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advice on studying for a GIA cert

sushi

Shiny_Rock
Joined
Sep 9, 2008
Messages
221
Hello All,

I was wondering if I could ask for some advice. Im in my early 30's and Im feeling the need for a career change. I adore gems, diamonds, and jewellery and I have always had a pipe dream of designing my own items and having a brand. Anyway Im also fascinated by the grand jewellery sold at auction houses, so I was thinking that maybe I get my GIA, and try and get a job at one of the big auction houses in the jewellery dept.

I thought that by getting the GIA I would at least then understand everything better, and hopefully be qualified for the jewellery job in the auction house, and also hopefully prepare myself for one day being able to design. The only problem is that the GIA will cost about $20k USD i think, and as I have to start next jan, I wouldnt be qualified for a year from now.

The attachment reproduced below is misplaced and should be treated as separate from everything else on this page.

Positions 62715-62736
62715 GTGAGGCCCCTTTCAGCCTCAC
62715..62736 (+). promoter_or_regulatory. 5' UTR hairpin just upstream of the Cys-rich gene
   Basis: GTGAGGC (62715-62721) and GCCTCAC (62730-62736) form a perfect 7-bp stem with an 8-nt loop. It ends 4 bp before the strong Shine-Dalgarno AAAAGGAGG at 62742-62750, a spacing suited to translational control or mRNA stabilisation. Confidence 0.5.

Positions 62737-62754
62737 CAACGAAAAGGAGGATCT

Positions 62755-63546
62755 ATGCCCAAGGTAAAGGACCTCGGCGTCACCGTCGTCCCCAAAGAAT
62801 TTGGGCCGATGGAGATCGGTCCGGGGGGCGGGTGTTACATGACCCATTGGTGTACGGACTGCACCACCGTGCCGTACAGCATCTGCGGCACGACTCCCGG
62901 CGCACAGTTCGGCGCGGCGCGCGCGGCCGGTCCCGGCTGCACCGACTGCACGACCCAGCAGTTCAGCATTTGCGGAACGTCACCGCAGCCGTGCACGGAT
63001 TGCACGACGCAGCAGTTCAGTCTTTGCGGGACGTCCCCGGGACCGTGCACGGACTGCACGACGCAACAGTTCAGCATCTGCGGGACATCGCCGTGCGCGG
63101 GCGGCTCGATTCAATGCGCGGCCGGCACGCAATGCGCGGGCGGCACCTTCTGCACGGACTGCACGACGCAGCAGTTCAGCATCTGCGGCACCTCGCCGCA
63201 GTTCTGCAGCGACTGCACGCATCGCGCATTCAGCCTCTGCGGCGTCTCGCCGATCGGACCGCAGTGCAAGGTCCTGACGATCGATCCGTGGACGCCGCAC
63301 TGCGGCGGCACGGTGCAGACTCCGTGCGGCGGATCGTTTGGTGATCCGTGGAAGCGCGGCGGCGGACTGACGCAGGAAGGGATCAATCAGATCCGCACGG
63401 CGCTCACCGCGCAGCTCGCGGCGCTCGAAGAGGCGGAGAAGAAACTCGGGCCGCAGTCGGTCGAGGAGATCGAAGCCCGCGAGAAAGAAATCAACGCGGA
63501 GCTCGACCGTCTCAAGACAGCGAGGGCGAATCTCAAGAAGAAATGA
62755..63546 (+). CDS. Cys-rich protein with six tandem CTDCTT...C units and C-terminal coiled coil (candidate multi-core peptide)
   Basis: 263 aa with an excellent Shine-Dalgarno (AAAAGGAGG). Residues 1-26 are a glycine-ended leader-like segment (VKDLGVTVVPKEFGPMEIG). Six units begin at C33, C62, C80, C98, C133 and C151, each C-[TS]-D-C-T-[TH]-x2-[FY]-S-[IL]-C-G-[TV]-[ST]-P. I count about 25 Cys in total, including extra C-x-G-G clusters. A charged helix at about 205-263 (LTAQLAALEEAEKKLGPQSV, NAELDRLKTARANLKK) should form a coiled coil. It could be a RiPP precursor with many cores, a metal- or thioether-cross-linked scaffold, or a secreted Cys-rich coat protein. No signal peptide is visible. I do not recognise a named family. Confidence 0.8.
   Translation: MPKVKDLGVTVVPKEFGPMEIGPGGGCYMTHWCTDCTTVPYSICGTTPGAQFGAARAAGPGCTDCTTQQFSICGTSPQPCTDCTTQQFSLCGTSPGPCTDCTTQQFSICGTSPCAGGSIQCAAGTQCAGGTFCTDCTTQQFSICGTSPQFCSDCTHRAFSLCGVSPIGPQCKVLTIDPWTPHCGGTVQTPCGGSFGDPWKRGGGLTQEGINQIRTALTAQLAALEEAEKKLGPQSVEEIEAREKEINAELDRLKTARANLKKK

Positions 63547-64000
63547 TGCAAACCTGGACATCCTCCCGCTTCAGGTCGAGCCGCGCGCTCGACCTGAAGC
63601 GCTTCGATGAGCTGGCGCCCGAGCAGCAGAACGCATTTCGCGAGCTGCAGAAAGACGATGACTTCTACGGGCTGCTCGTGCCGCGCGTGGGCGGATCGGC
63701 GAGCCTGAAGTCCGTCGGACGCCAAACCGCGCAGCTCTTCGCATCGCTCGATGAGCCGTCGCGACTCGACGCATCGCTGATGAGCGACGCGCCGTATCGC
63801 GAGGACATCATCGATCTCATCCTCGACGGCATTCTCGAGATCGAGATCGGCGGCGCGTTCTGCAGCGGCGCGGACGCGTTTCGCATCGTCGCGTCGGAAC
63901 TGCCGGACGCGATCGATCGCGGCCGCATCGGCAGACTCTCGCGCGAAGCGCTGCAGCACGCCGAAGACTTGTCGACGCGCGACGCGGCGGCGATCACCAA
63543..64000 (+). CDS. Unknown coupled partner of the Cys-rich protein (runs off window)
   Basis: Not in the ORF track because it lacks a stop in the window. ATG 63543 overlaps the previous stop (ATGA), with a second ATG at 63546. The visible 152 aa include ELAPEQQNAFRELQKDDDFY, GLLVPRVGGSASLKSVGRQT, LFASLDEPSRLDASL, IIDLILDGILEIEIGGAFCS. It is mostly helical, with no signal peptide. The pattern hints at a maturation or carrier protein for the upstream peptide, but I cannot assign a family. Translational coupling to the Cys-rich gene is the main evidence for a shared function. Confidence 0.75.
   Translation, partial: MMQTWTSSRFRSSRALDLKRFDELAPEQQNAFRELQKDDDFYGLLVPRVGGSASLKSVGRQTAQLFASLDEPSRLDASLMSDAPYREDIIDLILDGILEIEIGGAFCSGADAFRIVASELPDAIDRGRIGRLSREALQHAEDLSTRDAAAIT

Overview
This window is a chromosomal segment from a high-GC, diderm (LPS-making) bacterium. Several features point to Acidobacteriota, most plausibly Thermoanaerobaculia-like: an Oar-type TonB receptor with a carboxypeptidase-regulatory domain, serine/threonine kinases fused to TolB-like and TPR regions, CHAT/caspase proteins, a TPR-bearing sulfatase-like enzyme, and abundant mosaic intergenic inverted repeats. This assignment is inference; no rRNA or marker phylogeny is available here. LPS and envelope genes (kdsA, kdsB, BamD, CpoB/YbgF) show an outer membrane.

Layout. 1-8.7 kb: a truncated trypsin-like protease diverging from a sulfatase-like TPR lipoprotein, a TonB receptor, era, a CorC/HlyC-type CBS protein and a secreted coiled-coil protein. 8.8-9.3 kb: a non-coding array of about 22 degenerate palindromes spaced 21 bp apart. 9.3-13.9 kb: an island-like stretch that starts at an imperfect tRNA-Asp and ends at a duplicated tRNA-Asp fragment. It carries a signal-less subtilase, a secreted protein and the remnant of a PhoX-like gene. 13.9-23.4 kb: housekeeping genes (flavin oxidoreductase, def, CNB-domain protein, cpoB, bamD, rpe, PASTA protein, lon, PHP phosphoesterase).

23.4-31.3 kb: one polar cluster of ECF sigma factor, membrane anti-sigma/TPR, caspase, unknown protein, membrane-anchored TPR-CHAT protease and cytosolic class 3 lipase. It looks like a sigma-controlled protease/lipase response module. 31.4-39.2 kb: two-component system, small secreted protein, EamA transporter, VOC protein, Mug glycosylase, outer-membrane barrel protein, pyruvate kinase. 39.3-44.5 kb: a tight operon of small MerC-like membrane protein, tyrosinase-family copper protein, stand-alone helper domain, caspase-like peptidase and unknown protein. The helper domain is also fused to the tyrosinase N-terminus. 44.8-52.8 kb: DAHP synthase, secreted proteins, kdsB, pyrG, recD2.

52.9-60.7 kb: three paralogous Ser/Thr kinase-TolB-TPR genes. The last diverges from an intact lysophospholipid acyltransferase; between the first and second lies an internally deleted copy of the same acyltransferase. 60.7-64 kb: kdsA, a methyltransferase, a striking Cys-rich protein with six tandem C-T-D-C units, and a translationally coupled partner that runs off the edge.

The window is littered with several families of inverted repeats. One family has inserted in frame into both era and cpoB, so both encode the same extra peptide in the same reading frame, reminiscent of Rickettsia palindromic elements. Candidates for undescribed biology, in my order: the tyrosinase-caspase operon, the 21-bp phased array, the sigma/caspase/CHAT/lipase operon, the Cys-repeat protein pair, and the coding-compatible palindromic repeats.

I have a few questions regarding the GIA, and also job prospects/income after? What does the GIA entail? What courses do you recommend? Am I too old at 32 to do this? What kind of jobs will be on offer to me after completing it? What kind of salary would I be looking at?

Thank you in advance,

Sushi
 

sushi

Shiny_Rock
Joined
Sep 9, 2008
Messages
221
continued...

There is also the option of going down the intern route, which im not sure at 32 is possible. Im not sure if i would need to do this and/or get the GIA


any thoughts?
:D
 

maplefemme

Brilliant_Rock
Joined
May 12, 2011
Messages
874
My best advice would be to contact Sotheby's, Christie's, and Bonhams and ask.
When you say you want to work for a large auction house with gems, in what capacity?
As an appraiser? My family are fine arts antiques dealers and we work with these three houses often.